Law of Humanity
law of humanity

After several months at sea without food and water and with no country willing to rescue them, a few brave fishermen from Indonesia eventually saved the refugees. Several countries, among them Thailand and Malaysia refused to receive these refugees. One of the fishermen involved in the rescue told us that it goes without saying that they should rescue the boats with refuges.
According to maritime law, there is a responsibility to rescue people who are in distress, he says. There are reports that there might be another 120.000 refugees on other boats, drifting at sea. How many of these refugees have already died is unknown.

The situation in the Mediterranean is similar. The European Union is trying to find a sustainable solution to keep refugees from drowning in the Mediterranean which are desperately trying to reach a safe harbour in Europe. But what happens next? Medical professionals live and work according to the international ethical rules which guide them on their way to saving lives no matter who the patient is. There is also an international norm known as the Responsibility to Protect (also known as R2P), which means that there is a responsibility to protect people who are victims of violations of international humanitarian law. This responsibility should be applicable all over the world, and be supported to its fullest by the international community within the United Nations, and Europe must take the lead.

Inspired by those brave fishermen, the maritime law and the R2P norm, the Swedish social liberal party (SLP) proposes that a law of humanity should be established in Sweden and the European Union. This law would make the EU and all member states responsible to act with solidarity when disasters strike in Europe or elsewhere.

In the United States and in some other countries, the citizens pledge allegiance to the flag. The SLP want to take this one step further, by establishing a humanitarian oath in the European Union. For immigrants taking this oath and thereby guaranteeing that they will live their life upholding this sacred oath of humanity both for fellow European citizens and for people outside of our borders, would be offered citizenship in an EU member state.

If Sweden and the European Union established a law of humanity it would give the European Union a more credible and a much stronger voice internationally and with that voice the ability to put more pressure on the international community to protect individual rights all over the world. With this kind of law and oath, the European Union would be regarded as a continent concerned about human rights, and it would also send the signal that each individual has the same value, no matter where they come from. We will at the same time welcome immigrants to our diverse but inclusive society.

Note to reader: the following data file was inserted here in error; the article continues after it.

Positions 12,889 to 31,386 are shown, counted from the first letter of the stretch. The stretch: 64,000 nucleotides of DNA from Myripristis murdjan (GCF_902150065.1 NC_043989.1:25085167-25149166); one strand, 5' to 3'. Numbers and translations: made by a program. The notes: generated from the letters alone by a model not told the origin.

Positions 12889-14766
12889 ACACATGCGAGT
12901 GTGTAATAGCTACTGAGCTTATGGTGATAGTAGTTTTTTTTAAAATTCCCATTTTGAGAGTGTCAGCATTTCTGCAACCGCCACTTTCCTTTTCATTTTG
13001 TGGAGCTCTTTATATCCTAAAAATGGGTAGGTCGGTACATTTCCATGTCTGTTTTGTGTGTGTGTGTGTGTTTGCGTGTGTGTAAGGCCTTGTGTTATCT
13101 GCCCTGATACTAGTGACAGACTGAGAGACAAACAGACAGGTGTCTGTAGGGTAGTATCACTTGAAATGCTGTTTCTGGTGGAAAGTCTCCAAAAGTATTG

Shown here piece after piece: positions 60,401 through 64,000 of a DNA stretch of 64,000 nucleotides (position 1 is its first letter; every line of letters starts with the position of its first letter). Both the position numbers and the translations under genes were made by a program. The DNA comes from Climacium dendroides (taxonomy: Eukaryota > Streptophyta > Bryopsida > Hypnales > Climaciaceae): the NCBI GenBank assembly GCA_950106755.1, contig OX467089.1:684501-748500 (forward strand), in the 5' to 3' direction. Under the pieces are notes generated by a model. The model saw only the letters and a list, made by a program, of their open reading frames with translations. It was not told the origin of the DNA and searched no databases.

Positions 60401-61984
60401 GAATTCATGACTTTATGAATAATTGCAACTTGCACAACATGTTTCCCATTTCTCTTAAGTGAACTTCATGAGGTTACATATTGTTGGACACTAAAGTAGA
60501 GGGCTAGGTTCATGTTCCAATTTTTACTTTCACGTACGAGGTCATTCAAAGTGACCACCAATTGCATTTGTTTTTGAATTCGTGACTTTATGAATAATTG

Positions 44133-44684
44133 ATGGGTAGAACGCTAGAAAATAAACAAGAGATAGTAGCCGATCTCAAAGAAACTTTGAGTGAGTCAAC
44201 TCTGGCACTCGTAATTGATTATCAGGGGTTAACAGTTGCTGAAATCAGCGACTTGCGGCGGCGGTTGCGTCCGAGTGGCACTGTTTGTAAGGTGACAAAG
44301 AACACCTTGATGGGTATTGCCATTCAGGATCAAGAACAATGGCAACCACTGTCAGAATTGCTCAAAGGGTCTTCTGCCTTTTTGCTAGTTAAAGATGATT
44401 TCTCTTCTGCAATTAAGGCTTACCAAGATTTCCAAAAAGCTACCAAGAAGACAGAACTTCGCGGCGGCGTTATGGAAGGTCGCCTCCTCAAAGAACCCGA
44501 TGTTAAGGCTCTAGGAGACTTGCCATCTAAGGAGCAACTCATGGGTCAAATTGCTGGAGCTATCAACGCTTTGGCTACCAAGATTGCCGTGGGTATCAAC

With the oath we hope that immigrants to the European Union alongside with European citizens will gain knowledge about our values, democracy and laws, and that they will meet all fellow human beings with the same respect, even when there is a conflict going on in their country of origin. The law would give EU better possibilities to act faster, more effectively and with more solidarity for immigrants and between member states when faced with humanitarian catastrophes.

For SLP and everyone else who cares about human rights, the freedom of the individual must be better protected by the EU and by national law. At the same time, it must be declared that we all are equal and have the same rights and responsibilities when it comes to humanism and compassion toward each other.

Our opponents argue that by pushing immigrants away, we can focus on our own citizens, on our own problems and on our own culture, arguments declared on both EU and national level. This is really nothing more than going backwards in time, and underlining that thousands of lives are worth sacrificing.

As social liberals we believe in the good of people and in the possibilities we as Europeans have to put into practice for others as well as for ourselves. All of us have the right to feel safe and to know that if our children are suffering, there will be someone that won't turn their backs on them. This is the kind of society that we want to live in, and the kind of community that the SLP wants to build.

That´s why we appeal to all Swedish and European citizens to work together in order to establish this proposal for a law of humanity. We can show the world that we stand together for justice, equality, and freedom for each and every one of us. That´s why we need this new law of humanity to create our common future together.

Europe has everything to gain from putting its values into practice.

Leader of the Swedish social liberal party, Valdi Ivancic